Bright-eyed stu­dent wins $50,000

Central Leader - - NEWS -

A re­search project that in­volved con­struct­ing tiny pairs of glasses for chick­ens has won a school girl the Prime Min­is­ter’s Fu­ture Sci­en­tist Prize worth $50,000.

Han­nah Ng re­ceived her award from Prime Min­is­ter John Key in a cer­e­mony held in Welling­ton last week.

‘‘He’s quite a friendly per­son, I got to have a bit of small talk with him. It was quite an ex­pe­ri­ence,’’ the 17-year-old says.

The St Cuth­bert’s Col­lege stu­dent re­ceived the award for her study into my­opia, or short­sight­ed­ness, a con­di­tion that af­fects up to 40 per cent of Euro­peans and 90 per cent of some Asian pop­u­la­tions.

She be­gan the study af­ter re­ceiv­ing the Lig­gins In­sti­tute men­tor pro­gramme four years ago. The project saw Han­nah work­ing along­side re­searchers at the Auck­land Univer­sity’s My­opia Lab­o­ra­tory at age 14.

‘‘It was a bit be­wil­der­ing at first, it was con­fus­ing and I felt like I didn’t quite fit in, but they were very en­cour­ag­ing,’’ she says.

As part of her study Miss Ng built sets of multi-fo­cal lenses, sim­i­lar to mini gog­gles that were placed over the eyes of chicks. The goal was to in­ves­ti­gate the dif­fer­ent ef­fects on the bird’s vi­sion.

‘‘They were quite dif­fi­cult to make; they were so tricky tech­ni­cally. I had to make a few pairs for my­self to try them out first.’’

Through her ex­per­i­men­ta­tion she found that pre­scribed glasses do not ac­com­mo­date for pe­riph­eral vi­sion so the blur­ring that a be­spec­ta­cled per­son still sees to their left and right can ex­ac­er­bate the my­opia.

Prin­ci­pal in­ves­ti­ga­tor John Phillips says the study is of the same com­plex­ity as those con­ducted by univer­sity stu­dents. He says Miss Ng is self-mo­ti­vated and good at get­ting things done.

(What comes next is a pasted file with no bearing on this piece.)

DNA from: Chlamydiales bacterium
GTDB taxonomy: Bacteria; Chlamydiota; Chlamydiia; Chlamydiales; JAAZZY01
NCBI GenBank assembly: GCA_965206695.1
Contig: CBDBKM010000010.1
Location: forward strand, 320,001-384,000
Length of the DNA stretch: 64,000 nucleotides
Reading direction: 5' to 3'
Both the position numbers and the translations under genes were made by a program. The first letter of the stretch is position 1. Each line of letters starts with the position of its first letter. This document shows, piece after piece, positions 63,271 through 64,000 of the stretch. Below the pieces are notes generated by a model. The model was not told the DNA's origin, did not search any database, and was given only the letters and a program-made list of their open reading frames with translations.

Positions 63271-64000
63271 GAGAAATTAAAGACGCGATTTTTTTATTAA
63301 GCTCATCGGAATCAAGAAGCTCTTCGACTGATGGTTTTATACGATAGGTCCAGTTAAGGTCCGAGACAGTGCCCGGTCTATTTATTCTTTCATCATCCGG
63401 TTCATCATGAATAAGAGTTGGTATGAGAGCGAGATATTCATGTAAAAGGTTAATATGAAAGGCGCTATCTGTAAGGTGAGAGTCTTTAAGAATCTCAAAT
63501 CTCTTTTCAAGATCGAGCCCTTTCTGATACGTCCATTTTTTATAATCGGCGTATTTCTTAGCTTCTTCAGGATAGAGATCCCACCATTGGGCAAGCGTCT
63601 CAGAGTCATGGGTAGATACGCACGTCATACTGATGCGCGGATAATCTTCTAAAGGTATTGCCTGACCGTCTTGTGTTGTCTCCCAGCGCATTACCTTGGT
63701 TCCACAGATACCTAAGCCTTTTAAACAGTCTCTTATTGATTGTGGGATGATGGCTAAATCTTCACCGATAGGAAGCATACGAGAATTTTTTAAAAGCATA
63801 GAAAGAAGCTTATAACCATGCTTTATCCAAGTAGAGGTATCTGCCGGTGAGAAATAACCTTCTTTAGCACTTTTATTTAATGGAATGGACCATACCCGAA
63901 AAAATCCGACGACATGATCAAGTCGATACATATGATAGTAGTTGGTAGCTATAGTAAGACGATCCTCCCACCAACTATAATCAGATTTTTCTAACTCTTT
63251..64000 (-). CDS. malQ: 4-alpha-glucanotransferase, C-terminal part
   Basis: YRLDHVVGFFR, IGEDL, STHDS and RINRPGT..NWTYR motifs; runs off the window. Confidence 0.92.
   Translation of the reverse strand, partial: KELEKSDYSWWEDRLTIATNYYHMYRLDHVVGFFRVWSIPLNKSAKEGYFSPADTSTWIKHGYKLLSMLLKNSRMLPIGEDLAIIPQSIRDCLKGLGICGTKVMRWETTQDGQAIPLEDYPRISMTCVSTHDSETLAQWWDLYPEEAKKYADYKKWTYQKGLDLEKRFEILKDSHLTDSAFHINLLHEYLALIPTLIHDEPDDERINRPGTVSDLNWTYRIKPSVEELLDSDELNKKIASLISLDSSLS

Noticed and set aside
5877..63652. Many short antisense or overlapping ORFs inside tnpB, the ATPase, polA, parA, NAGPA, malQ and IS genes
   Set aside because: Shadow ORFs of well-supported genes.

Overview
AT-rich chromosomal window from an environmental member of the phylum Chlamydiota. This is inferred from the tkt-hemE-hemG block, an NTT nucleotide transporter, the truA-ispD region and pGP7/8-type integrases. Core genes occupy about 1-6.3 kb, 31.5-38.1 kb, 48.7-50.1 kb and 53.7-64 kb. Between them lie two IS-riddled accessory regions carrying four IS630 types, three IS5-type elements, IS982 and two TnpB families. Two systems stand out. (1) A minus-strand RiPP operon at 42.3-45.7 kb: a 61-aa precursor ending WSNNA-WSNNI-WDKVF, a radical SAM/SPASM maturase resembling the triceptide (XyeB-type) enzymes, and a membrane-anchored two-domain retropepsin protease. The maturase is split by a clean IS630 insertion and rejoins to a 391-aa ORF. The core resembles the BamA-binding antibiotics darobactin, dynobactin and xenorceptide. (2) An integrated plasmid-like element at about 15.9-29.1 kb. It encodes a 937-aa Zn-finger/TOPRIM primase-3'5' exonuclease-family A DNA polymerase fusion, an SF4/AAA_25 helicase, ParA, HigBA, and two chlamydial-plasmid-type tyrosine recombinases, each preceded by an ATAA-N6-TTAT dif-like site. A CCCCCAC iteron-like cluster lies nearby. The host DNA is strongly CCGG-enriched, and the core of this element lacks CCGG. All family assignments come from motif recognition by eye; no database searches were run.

‘‘Her abil­ity to see the big­ger pic­ture while also be­ing able to fo­cus on the im­por­tant el­e­ments of the prob­lem is an in­di­ca­tion of her in­tel­lec­tual ma­tu­rity.’’

Miss Ng will be con­tin­u­ing her study at the univer­sity lab dur­ing the sum­mer be­fore head­ing to univer­sity next year to start on a pre-med course be­fore go­ing into medicine.

‘‘I want to con­sider dif­fer­ent fields of medicine and see what op­tions are avail­able be­fore I make a fi­nal de­ci­sion,’’ she says.

Her long-term dream would see her work­ing in Cam­bo­dia, and she has even been learn­ing a di­alect from her grand­fa­ther.

‘‘They have a short­age of doc­tors there, and it is quite poor, so I would like to work there and help.’’

St Cuth­bert’s prin­ci­pal Lynda Reid says her stu­dent grasps op­por­tu­ni­ties with both hands.

‘‘Han­nah has a gen­uine cu­rios­ity about the world, al­ways ask­ing thought­ful ques­tions that ex­plore sci­ence at a deeper level.’’

The $50,000 prize will be put to­wards univer­sity study for Miss Ng, who is still fi­nal­is­ing where she will at­tend.

Award win­ner: Han­nah Ng, 17, won the Prime Min­is­ter’s Fu­ture Sci­en­tist Prize for her study into short­sight­ed­ness.

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